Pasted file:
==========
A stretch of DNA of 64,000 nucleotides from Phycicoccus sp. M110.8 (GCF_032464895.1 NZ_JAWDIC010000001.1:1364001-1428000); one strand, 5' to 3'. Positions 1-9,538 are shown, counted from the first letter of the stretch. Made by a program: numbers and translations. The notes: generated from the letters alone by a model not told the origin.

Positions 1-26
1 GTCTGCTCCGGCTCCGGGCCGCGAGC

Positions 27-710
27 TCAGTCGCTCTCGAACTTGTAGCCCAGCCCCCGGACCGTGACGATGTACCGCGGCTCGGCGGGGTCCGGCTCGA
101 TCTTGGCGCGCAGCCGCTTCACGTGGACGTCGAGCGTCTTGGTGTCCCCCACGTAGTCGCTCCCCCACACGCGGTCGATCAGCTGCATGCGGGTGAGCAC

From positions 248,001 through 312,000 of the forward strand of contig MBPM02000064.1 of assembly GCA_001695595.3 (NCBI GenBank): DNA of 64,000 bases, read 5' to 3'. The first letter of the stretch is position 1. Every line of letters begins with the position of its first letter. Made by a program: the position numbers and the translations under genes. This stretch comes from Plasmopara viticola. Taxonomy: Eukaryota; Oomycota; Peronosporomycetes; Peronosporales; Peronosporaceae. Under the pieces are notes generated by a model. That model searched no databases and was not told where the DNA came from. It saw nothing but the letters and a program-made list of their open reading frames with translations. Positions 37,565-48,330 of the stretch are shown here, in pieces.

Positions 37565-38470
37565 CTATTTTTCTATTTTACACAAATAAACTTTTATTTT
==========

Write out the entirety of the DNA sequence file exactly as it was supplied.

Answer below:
A stretch of DNA of 64,000 nucleotides from Phycicoccus sp. M110.8 (GCF_032464895.1 NZ_JAWDIC010000001.1:1364001-1428000); one strand, 5' to 3'. Positions 1-9,538 are shown, counted from the first letter of the stretch. Made by a program: numbers and translations. The notes: generated from the letters alone by a model not told the origin.

Positions 1-26
1 GTCTGCTCCGGCTCCGGGCCGCGAGC

Positions 27-710
27 TCAGTCGCTCTCGAACTTGTAGCCCAGCCCCCGGACCGTGACGATGTACCGCGGCTCGGCGGGGTCCGGCTCGA
101 TCTTGGCGCGCAGCCGCTTCACGTGGACGTCGAGCGTCTTGGTGTCCCCCACGTAGTCGCTCCCCCACACGCGGTCGATCAGCTGCATGCGGGTGAGCAC

From positions 248,001 through 312,000 of the forward strand of contig MBPM02000064.1 of assembly GCA_001695595.3 (NCBI GenBank): DNA of 64,000 bases, read 5' to 3'. The first letter of the stretch is position 1. Every line of letters begins with the position of its first letter. Made by a program: the position numbers and the translations under genes. This stretch comes from Plasmopara viticola. Taxonomy: Eukaryota; Oomycota; Peronosporomycetes; Peronosporales; Peronosporaceae. Under the pieces are notes generated by a model. That model searched no databases and was not told where the DNA came from. It saw nothing but the letters and a program-made list of their open reading frames with translations. Positions 37,565-48,330 of the stretch are shown here, in pieces.

Positions 37565-38470
37565 CTATTTTTCTATTTTACACAAATAAACTTTTATTTT